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I have two Apache servers running PHP. One accepts forward-slashes in the query string and passes it along to PHP in the expected way, for example:

http://server/index.php?url=http://foo.bar

works and in PHP this expression is true:

$_REQUEST['url'] == "http://foo.bar"

However, in the other Apache server, the same URL results in a 403 Forbidden error! Note that if the query string is properly URL-escaped (i.e. with %2F instead of forward-slash), then everything works.

Clearly there's some difference in the Apache or PHP configuration that causes this, but I can't figure out what!

I want to accept this form of URL in both cases, not reject it.

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Have you checked the log files? –  Gumbo Jan 20 '09 at 17:02
    
I am 99.9% sure I've encountered this before but I can't remember for the life of me what I did to fix it. I'm looking around now... –  Paolo Bergantino Jan 20 '09 at 17:02

7 Answers 7

up vote 2 down vote accepted

http://server/index.php?url=http://foo.bar is not a valid url. You have to encode the slashes. I think browsers do this automagically, so maybe you were testing with different browsers?

Or perhaps it's the AllowEncodedSlashes setting?

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7  
Slashes are allowed in query string, as per RFC: ietf.org/rfc/rfc3986.txt –  Sam152 Nov 29 '11 at 1:47
1  
AllowEncodedSlashes only needed when encoded slash is in path part (which is forbidden by default) –  Taha Jahangir Jun 17 '12 at 3:29

A few posts here suggest the OP's usage is wrong, which is false.

Expanding on Sam152's comment, query strings are allowed to contain both ? and / characters, see section 3.4 of http://www.ietf.org/rfc/rfc3986.txt, which is basically the spec written by Tim Berners-Lee and friends governing how the web should operate.

The problem is that poorly written (or poorly configured, or misused) parsers interpret query string slashes as separating path components.

I have seen examples of PHP's pathinfo function being used to parse URL's. Pathinfo wasn't written to parse a URL. You can however extract the path using parse_url then use fileinfo to retrieve details from the path. You will see that parse_url handles / and ? in query strings just fine.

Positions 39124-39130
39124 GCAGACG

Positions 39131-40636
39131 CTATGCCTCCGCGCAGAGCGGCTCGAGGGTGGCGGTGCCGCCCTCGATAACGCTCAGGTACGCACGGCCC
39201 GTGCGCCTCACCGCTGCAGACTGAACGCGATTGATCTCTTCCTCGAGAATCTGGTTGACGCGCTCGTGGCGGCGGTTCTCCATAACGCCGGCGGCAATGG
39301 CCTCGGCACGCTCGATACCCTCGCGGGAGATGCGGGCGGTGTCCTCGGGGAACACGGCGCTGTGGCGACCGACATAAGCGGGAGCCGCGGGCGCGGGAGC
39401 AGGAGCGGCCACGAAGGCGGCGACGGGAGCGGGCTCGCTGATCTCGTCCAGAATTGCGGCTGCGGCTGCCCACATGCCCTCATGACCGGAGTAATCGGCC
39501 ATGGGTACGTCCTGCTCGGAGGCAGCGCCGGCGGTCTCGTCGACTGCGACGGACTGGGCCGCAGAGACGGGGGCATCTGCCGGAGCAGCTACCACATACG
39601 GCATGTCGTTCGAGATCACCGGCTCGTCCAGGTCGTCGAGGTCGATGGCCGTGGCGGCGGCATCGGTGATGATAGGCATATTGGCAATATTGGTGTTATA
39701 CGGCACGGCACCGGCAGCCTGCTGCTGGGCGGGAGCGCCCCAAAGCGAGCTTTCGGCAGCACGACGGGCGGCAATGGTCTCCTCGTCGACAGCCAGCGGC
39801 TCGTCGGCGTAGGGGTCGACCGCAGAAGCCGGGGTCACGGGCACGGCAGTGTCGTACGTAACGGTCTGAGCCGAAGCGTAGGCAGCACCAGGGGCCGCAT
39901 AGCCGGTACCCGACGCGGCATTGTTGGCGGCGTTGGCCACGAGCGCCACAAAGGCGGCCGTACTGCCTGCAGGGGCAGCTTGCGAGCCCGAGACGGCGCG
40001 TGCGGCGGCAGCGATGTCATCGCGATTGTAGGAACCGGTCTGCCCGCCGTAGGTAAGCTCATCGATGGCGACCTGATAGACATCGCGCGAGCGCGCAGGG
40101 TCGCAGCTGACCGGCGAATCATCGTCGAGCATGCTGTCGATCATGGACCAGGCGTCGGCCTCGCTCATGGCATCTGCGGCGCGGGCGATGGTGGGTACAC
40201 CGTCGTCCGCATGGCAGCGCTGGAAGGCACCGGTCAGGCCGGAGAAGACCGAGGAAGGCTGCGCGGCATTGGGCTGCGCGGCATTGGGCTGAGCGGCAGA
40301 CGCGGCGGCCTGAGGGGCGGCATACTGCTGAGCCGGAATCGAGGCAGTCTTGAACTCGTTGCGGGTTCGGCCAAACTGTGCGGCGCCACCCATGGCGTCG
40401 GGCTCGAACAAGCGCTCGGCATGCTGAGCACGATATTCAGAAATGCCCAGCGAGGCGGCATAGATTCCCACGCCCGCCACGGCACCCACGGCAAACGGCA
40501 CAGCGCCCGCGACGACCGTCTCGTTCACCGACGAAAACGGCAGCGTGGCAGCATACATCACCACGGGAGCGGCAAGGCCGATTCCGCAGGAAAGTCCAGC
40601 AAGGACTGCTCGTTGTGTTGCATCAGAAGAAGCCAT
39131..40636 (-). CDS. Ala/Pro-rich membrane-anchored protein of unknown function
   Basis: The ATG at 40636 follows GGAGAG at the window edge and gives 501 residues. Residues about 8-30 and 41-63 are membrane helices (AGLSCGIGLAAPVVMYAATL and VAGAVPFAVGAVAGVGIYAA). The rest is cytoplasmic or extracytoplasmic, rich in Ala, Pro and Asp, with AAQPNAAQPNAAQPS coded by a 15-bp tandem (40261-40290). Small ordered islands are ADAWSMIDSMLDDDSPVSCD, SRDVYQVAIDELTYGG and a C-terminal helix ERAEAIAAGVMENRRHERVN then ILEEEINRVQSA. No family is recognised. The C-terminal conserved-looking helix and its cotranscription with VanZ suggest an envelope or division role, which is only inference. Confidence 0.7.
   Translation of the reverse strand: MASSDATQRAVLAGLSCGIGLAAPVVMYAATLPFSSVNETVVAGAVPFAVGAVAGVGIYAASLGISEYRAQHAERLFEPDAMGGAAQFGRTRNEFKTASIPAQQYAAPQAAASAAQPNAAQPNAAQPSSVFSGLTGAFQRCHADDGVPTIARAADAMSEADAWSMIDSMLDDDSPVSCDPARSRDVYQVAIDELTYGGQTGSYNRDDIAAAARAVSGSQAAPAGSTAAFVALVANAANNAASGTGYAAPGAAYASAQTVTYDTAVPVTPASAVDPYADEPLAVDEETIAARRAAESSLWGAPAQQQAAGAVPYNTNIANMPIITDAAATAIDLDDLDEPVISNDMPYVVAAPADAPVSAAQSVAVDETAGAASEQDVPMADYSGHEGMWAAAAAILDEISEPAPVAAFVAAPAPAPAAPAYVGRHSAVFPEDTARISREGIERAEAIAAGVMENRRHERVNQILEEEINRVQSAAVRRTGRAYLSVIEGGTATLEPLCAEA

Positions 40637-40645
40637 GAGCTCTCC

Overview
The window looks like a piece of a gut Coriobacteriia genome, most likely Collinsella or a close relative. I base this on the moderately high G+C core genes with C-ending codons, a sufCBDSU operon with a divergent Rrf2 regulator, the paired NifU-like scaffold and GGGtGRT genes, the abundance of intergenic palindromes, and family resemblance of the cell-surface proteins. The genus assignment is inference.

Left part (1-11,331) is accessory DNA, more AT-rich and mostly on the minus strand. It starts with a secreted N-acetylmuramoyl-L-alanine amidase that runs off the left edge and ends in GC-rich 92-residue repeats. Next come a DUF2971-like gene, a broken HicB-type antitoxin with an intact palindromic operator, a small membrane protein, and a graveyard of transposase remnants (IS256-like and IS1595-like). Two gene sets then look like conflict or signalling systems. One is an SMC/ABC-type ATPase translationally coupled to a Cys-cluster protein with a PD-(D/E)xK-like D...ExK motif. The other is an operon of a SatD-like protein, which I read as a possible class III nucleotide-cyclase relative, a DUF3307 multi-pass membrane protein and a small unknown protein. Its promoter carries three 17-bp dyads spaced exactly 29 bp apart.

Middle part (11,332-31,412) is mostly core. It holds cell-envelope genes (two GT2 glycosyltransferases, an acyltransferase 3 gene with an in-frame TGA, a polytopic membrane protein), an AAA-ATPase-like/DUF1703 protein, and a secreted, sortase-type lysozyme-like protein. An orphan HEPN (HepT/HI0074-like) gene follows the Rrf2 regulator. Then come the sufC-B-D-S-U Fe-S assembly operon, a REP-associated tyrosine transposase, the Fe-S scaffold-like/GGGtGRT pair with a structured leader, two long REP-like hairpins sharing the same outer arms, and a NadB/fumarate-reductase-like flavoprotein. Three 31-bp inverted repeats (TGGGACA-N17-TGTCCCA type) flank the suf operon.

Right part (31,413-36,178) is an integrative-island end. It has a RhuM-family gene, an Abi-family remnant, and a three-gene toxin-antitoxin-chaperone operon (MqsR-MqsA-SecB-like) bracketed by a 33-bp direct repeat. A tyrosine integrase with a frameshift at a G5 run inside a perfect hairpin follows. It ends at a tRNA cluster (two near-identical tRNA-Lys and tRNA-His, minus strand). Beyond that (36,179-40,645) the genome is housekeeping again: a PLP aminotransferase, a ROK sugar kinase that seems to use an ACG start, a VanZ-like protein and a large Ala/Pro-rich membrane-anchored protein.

In any case, the overall problem is that this area is poorly understood all-round, even among experienced developers, and most people (myself included until recently) just assume that anything after the filename has to be urlencoded, which is patently false if you take the standards into consideration.

tl;dr Read the spec :)

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Do you have mod_security installed? See this thread:

403 Forbidden on PHP page called with url encoded in a $_GET parameter

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In your Apache config:

AllowEncodedSlashes On

See the documentation for more information:
http://httpd.apache.org/docs/2.2/mod/core.html#allowencodedslashes

Edit: Hmm, this may be what you already have working... I had this same problem, and what ended up fixing it for me was to just use $_SERVER['REQUEST_URI'] as that had the data I needed.

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You dont specify what PHP does with this url. Does it redirect to this page or try to read it?

There is probably some mod_rewrite rule to remove double slashes, or for some other purpose, which tries to redirect this to somewhere it should not.

Maybe a regex without ^ before http://

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PHP does get the page at all -- Apache throws a 403 exception error instead. –  Jason Cohen Jan 22 '09 at 2:35

Note that if the query string is properly URL-escaped (i.e. with %2F instead of forward-slash), then everything works.

So it works when the query string is properly formatted and doesn't work when it isn't. What's the problem?

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The problem is that with my OTHER setting this DOES work! –  Jason Cohen Jan 21 '09 at 15:59

This sounds like another case of default magic_quotes_gpc. On the server causing problems check the php.ini and make sure that

magic_quotes_gpc = Off
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Indeed this is Off. So is magic_quotes_runtime. –  Jason Cohen Jan 20 '09 at 17:44

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